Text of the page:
Oct 3, 2022 - Health

Medical groups urge DOJ to investigate threats over gender-affirming care

outside of a children's hospital

Boston Children's Hospital. Photo: Lane Turner/The Boston Globe via Getty Images

Three major medical groups sent a letter to the Justice Department Monday asking it to investigate increasing threats of violence against children's hospitals and physicians that provide gender-affirming care to trans youth.

Why it matters: Several hospitals have scaled back services and ramped up security in recent months due to threats and harassment, as a wave of laws targeting transgender youth has entered several Republican states.

Of note: The letter sent by the American Academy of Pediatrics, the American Medical Association and the Children's Hospital Association to Attorney General Merrick Garland also calls on Twitter, TikTok and Meta to do more to "prevent coordinated campaigns of disinformation."

Driving the news: The threats have caused real-world health care disruptions, including a bomb threat at Boston Children's Hospital after Libs of TikTok, a popular far-right social media account, posted a video to its 1.3 million followers that made false claims about the hospital's gender-affirming care.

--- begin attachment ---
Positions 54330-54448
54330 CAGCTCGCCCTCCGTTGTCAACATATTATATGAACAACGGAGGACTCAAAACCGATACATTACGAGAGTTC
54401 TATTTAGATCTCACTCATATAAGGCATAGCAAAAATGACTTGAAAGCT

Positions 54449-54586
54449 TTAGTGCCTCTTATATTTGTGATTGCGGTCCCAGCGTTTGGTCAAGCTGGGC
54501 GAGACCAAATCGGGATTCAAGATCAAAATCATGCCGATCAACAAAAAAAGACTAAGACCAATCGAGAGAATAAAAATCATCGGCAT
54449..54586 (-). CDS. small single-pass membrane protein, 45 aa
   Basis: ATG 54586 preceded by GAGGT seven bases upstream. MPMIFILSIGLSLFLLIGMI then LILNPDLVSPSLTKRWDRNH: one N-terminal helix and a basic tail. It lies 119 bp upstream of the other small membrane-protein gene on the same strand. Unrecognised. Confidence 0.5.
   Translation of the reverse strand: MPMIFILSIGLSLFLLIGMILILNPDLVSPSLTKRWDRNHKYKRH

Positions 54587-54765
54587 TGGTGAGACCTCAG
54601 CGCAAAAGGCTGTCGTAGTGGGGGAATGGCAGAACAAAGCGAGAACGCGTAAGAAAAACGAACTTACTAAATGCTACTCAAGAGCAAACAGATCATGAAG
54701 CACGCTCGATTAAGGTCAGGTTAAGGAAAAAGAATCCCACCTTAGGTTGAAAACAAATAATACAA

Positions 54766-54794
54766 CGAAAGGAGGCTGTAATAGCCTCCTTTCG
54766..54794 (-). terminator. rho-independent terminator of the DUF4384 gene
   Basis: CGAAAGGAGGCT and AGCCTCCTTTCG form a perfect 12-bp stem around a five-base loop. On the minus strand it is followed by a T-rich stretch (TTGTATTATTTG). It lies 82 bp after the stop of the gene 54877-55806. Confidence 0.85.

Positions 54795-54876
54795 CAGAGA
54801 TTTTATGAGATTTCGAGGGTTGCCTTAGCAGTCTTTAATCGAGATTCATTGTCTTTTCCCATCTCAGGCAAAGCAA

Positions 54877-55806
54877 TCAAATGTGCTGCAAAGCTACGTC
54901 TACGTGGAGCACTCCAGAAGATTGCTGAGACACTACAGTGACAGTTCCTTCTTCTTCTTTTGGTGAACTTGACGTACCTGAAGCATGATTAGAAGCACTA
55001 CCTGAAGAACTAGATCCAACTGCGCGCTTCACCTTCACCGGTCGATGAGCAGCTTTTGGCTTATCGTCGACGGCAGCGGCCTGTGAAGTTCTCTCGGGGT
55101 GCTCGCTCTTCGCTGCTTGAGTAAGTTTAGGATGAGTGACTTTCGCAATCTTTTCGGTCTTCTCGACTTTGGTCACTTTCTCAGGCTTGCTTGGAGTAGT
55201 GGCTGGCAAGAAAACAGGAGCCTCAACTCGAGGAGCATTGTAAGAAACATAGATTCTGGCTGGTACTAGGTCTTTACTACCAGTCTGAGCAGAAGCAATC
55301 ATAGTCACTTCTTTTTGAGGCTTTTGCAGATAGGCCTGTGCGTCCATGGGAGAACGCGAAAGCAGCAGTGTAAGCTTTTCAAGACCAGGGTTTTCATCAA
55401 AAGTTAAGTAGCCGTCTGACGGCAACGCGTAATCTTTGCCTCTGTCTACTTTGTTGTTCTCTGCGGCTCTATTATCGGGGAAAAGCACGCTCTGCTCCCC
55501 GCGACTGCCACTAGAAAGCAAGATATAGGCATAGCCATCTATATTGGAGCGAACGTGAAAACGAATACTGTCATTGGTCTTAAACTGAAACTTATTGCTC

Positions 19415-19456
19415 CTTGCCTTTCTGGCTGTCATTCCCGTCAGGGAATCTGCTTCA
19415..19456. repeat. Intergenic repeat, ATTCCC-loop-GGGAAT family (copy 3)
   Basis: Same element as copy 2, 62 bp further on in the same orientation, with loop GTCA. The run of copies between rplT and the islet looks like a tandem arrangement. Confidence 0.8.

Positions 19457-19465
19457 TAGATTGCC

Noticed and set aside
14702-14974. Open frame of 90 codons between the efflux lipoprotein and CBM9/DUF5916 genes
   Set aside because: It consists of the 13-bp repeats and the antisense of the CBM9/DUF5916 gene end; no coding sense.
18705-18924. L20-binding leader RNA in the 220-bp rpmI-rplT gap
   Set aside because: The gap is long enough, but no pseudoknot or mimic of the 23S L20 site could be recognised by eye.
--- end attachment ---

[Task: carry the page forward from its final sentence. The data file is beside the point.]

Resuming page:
• There have also been cancellations of in-person services and group meetings. Lurie Children's Hospital in Chicago, for example, recently notified families of a support group for trans youth that it was canceled due to threats.
  • Vanderbilt Medical Center's Clinic for Transgender Health shifted its medical appointments to virtual telehealth appointments due to threats.

Meanwhile, children's hospitals and their medical staffs continue to face increased threats via social media, emails, phone calls and protestors at health care sites, according to the letter.

  • Many children's hospitals have increased security due to the threats and are working with local and federal law enforcement.

What they're saying: "As physicians, we condemn groups that promote hate-motivated intolerance and toxic misinformation that can lead to grave real-world violence and extremism and jeopardize patients' health outcomes," said AMA President Jack Resneck Jr. in a statement, adding that the group will continue to work with federal, state and local law enforcement officials.

  • The groups are calling on technology platforms like Twitter, TikTok and Meta to do more to prevent coordinated campaigns of disinformation and stop threats or acts of violence.
  • Representatives for the Justice Department, Twitter, TikTok and Meta did not immediately respond to Axios' request for comment.

By the numbers: The groups represent over 270,000 physicians and more than 200 children's hospitals nationwide.

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